A WORD ABOUT THE MILLENIUM (Rev. 20:1-6): Much ink has been spilled (and likely some blood) over how literally we take the 1,000 year reign, and whether that occurs before or after Christ returns and the promises of chapters 21 and 22 are fulfilled. Unfortunately, such debates distract us from the purpose of such promises and images, to keep on keeping on in Christ. One theory, called “pre-millenialism,” states that Christ returns in fullness, then there is a thousand year millenium, and one final end-times battle with Satan. This lends to a tendency to watch the sky, and the news headlines for events and signs of literal fulfillment to the apocalyptic images. Post-millenialism states that the saints will rule the earth for a thousand years before Christ returns at the end of the final, apocalyptic battle. This can lead to a tendency to seek and hold worldly power, as in “The Holy Roman Empire” or other forms of Christendom, thinking that such Christian kingdoms are setting the stage for Christ’s return. Amillenialism holds that there is no literal thousand-year reign after nor before Christ returns. Rather, the thousand years simply denote a long time, while “reigning” is what the saints already do by way of faith, love, patience in suffering, witness and good works. According to amillenialism, Christ is already ruling in and through his church, and by means of his church is extending his reign until all is ready for his enthronement before all eyes. The “thousand years” may be John’s way of balancing the sense of urgency (“Behold, I am coming soon”) with a call to patience, warning to be ready for death, persecution and a long slog.

A TALE OF TWO CITIES: Christians often present the gospel as “the way to go to heaven,” which is true enough while we await the fulfillment of John’s vision. But chapters 21-22 show us God’s end-game for our corner of Creation: that heaven comes to us, to earth, to reunite all that was separated in the Fall (God and people, creation and humanity), in Genesis 3. As in Genesis 3, we have a Tree of Life, rivers, a city that is also a garden, and face-to-face intimacy between God and people. In contrast, we have not just a garden, but a garden that is also a city. The gates to the City/Garden are not closed; no angel with a flaming sword guards them. As for the jewels that bedeck the walls and the streets of gold, we are to think back to Revelation 14: 13: “Blessed are the dead who die in the Lord from now on.”“Yes,” says the Spirit, “they will rest from their labor, for their deeds will follow them.” Now we know not only that the fruits of our labors of love will never be lost, nor in vain, but that they are contributing even now to the building of that city that shall reunite heaven and earth, people and creation. In the words of Paul (I Cor. 15:58): “Therefore, my dear brothers and sisters, stand firm. Let nothing move you. Always give yourselves fully to the work of the Lord, because you know that your labor in the Lord is not in vain.” Which is another way of stating John’s purpose in writing this Revelation, or Apocalypse.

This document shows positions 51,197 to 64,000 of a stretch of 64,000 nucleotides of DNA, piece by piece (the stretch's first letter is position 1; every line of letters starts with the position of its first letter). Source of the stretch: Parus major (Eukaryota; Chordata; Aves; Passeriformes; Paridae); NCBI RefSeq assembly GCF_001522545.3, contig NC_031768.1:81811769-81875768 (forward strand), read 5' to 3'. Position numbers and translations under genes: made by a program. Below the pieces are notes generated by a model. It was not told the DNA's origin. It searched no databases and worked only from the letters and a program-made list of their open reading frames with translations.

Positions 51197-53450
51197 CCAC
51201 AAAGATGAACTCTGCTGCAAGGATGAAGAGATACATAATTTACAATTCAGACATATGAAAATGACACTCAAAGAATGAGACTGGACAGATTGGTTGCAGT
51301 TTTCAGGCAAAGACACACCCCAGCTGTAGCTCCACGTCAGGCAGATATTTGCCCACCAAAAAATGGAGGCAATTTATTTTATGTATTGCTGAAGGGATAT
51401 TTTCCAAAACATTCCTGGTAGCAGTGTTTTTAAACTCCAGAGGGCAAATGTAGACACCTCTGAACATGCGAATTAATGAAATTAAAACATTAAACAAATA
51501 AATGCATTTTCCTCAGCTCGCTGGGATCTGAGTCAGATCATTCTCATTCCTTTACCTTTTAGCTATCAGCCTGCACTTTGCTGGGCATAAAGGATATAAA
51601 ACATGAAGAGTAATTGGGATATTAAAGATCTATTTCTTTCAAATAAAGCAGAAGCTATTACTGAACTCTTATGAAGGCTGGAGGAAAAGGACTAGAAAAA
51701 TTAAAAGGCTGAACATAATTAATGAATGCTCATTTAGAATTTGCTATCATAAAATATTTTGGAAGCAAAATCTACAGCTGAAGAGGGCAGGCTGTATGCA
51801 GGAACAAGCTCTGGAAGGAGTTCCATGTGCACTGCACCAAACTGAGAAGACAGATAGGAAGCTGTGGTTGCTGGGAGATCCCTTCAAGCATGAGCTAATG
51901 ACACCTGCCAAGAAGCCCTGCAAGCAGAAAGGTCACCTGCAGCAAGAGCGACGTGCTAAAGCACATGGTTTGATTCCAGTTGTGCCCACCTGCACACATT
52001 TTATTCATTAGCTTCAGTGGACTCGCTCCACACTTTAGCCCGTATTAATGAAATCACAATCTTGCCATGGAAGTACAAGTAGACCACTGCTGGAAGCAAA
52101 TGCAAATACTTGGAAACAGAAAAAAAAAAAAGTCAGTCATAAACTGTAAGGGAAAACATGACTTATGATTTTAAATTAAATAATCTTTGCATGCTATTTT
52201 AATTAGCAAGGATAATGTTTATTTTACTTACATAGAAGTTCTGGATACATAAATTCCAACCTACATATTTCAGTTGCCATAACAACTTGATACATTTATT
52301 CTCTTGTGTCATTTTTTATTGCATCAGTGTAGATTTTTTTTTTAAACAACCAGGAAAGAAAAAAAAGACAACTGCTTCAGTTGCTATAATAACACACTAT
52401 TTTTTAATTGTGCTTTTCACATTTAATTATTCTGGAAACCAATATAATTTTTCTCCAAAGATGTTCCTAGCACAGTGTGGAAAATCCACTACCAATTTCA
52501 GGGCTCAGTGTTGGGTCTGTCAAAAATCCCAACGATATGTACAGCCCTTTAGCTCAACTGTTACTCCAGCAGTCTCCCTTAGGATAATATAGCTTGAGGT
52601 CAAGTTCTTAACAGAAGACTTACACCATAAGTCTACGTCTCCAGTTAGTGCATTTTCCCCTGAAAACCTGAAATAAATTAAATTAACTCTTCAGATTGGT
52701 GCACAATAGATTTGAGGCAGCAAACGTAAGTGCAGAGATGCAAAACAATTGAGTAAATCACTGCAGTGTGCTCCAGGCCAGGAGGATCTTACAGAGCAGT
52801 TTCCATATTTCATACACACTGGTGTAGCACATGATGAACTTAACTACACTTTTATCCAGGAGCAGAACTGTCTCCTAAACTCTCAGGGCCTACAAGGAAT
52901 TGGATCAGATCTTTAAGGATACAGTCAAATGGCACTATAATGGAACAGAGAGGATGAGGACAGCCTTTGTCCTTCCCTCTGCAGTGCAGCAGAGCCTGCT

IN WHAT WAYS IS JOHN’S REVELATION ABOUT THE PAST, OR ABOUT THE PRESENT? That is, aren’t we already citizens of a New Jerusalem? Aren’t John’s signs and symbols of cosmic reconciliation already taking place in our lives? One would hope. The prophetic/apocalyptic perspective is that redemption is here and coming, now and not yet.

PSALM 149 is a “Hallelujah!” psalm, beginning and ending with the Hebrew phrase, meaning, “Praise the Lord.” Part of the last section of the Psalter that sums the whole book up with worship and adoration, it also contains an apocalyptic element of judgment against the nations and their nobles. A close and careful reading does not call the church to rise up in arms (or political campaigns) but in worship and proclamation of the gospel, for the two-edged sword is elsewhere in the Bible described as The Word of God (Heb. 4:12). In worship and in teaching, proclamation and discernment, the church already reigns and proclaims judgment, as noted in the discussion of amillenialism above.

PSALM 150 brings the entire Psalter to a close where it began in Psalm 1: with a call to wisdom, which in this case is worship. The extravagant elements and expression of worship (trumpet, drums, choir, dancing) give us a glimpse into worship in ancient Israels’ temple and tabernacle. But not only are people enjoined to praise God, “let everything that has breath praise the Lord.” Not only do priests lead such worship in the temple, all of Eve’s children are priests, leading all of creation in worship, a charge whose fulfillment is underway now in our worship and discipleship, but which will be complete in the New Jerusalem, where the Lamb is our temple.

This concludes my two-year program of reading and commenting through the entire Bible (May 7, 2012).